£7.99 Paperback, fiction, Sandstone Press


Leonard and Hungry Paul takes you on a gentle stroll through the lives of two quiet, unassuming but far from insignificant individuals. The main characters are mid-thirties, living with their parents and their idea of a good social evening is to play a board game or two. These placid, “nice” outsiders are often overlooked by society and disregarded to the point of insignificance.  But, to dismiss Leonard and Hungry Paul is to miss out on their refreshing, if not popular, 21st-century philosophy. As the book unfolds we experience Leonard’s tentative steps into the world of love and Hungry Paul’s organic journey towards the culmination of his unique ideology. Along the way, we experience their many acts of small kindnesses, honest revelations and, at times, frankly stark observations. Their delightful interaction and relationships with parents, siblings, work and friends drive the novel’s storyline.  With an exquisitely light touch, the author unfolds their lives, allowing us to admire their selflessness and individuality. As Leonard says he doesn’t really understand the “rules” and “anyone can deliver the right line. But that’s not real. That doesn’t prove anything. What matters is what a person is really like.” In our current world of succinct sound bites, rapid social media likes and Instagram hits, this is a refreshing approach amidst the maelstrom of our modern world.  This is a book to linger over, to savour and enjoy in a quiet corner, the outside world forgotten. As you near the end you may wish you could dwell a little longer in the thoughtful, humble, “quiet” lives of Leonard and Hungry Paul, rather than re-join the loud, didactic society outside your door and ask yourself who can really change the world?  CUSTOMER REVIEW BY Katharine Mahoney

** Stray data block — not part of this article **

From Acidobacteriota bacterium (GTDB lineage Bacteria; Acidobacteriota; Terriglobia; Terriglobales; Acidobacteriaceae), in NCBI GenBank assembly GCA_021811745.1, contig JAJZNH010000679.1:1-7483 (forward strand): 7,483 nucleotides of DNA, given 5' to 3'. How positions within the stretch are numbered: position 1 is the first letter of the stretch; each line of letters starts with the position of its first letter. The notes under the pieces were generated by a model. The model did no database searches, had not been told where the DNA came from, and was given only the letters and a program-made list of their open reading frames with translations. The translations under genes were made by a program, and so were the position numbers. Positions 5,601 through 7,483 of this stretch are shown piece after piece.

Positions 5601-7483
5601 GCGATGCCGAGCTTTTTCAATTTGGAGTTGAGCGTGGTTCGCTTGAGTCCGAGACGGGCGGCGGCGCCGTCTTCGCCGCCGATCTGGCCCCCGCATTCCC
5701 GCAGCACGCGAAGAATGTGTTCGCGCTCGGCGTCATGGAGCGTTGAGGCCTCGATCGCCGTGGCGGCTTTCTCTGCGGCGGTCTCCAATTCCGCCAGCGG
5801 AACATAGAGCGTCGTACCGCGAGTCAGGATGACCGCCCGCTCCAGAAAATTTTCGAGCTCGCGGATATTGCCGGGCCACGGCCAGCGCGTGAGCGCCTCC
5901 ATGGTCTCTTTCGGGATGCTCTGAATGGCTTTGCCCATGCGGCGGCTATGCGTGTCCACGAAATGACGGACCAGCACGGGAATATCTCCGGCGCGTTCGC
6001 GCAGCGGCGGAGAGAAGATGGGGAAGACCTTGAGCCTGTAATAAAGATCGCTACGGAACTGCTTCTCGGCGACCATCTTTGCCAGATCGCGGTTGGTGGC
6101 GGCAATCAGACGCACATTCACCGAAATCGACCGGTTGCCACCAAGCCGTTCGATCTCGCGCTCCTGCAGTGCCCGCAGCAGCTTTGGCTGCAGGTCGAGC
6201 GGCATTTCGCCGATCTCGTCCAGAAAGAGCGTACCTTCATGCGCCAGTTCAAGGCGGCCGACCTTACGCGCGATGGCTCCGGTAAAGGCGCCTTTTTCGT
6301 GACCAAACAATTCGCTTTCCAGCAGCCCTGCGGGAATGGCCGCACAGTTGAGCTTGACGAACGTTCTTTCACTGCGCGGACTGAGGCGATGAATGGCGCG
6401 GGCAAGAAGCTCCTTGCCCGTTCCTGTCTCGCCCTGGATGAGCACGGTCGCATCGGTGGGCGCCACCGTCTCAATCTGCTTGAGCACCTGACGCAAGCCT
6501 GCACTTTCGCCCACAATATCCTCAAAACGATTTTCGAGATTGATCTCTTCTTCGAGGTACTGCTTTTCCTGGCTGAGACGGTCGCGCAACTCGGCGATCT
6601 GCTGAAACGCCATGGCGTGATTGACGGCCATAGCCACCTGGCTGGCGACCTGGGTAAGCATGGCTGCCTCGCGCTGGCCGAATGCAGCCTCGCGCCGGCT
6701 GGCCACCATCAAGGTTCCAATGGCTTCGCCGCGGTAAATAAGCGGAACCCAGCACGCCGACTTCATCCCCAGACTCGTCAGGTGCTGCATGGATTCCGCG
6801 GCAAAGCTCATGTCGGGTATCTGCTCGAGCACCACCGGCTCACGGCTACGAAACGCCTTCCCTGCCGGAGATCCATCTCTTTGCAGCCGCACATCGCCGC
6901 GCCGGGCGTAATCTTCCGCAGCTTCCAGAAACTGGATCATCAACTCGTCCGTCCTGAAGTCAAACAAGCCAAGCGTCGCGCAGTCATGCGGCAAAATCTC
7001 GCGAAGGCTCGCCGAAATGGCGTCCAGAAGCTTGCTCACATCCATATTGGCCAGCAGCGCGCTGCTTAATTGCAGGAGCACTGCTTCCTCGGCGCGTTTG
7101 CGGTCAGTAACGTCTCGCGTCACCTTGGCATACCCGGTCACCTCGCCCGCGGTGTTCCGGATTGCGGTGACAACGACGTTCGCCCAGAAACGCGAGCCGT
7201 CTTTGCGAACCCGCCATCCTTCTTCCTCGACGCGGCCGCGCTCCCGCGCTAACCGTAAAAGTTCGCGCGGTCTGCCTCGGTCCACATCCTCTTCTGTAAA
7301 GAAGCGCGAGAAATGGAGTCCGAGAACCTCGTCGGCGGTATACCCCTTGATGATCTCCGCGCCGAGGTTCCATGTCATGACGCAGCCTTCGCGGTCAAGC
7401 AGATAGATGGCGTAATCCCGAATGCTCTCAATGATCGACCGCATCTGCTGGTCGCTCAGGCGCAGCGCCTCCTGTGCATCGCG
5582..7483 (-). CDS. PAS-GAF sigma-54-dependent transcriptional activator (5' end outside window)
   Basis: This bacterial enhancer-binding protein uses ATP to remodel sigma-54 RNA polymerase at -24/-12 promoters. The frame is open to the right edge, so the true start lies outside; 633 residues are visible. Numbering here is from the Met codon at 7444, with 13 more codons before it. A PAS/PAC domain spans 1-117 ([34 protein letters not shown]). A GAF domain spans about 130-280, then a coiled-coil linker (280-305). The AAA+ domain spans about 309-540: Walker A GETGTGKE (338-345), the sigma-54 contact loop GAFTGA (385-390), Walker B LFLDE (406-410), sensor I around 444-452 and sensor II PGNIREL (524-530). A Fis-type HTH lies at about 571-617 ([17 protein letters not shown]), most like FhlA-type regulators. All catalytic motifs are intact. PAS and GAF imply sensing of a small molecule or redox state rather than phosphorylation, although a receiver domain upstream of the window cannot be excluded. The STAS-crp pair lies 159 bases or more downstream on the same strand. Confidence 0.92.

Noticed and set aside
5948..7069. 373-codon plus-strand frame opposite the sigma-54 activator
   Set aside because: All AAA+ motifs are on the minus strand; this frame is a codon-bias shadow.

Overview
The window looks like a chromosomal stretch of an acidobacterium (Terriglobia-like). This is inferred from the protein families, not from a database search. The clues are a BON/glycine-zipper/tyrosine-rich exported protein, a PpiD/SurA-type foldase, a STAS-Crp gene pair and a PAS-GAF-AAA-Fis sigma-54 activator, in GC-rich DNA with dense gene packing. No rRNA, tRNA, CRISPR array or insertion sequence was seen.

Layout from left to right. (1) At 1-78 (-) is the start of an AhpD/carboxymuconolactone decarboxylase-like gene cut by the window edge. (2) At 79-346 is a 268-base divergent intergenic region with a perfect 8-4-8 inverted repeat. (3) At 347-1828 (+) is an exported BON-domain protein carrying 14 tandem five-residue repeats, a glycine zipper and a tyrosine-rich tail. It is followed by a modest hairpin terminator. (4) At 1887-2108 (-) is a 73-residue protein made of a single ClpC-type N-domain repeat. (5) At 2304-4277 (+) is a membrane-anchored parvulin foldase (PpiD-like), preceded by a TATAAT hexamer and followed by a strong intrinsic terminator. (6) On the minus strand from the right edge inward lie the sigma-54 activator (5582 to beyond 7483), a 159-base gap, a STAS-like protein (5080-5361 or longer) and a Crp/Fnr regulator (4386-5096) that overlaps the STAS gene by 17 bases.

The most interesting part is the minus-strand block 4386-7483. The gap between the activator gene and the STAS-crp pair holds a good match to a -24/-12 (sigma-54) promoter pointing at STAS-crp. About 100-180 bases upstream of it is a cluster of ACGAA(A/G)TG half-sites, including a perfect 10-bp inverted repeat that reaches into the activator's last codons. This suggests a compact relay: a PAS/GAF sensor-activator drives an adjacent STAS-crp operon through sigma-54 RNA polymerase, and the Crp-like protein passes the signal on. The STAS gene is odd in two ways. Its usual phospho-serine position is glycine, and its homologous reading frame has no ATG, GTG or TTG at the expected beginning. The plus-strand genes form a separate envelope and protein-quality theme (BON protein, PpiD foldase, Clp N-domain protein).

In the midst of our noise and alarms, this book comes as a joyous celebration of quiet. It takes us into the lives of two friends who find it impossible to meet the expectation the world has of them. And though it may seem that little happens, the events that befall them – for one a romance, for the other a role which brings new status – are, for all their everyday nature, transformational. Leonard, feeling that his world is shrinking, wants to make it larger; for Hungry Paul, the world has always
been too big and he prefers to stand back, doing no harm. Each of them makes their case, Leonard revealing to his new-found love his bafflement at how to be with her; Hungry Paul explaining to his sister that she need not rescue him from himself; while at the core of the book is the friends’ acceptance of each other. All this could easily fall into sentimentality but throughout the writing has a precision and humour that captures brilliantly the paradox of not being able to connect with others while being able to look at them and yourself with the sharpest of lenses. In a world that can be
very cruel to people like Leonard and Paul, this is a book full of light and kindness. CUSTOMER REVIEW BY Ken Smith

£8.99 Paperback, Fiction, Bluemoose Books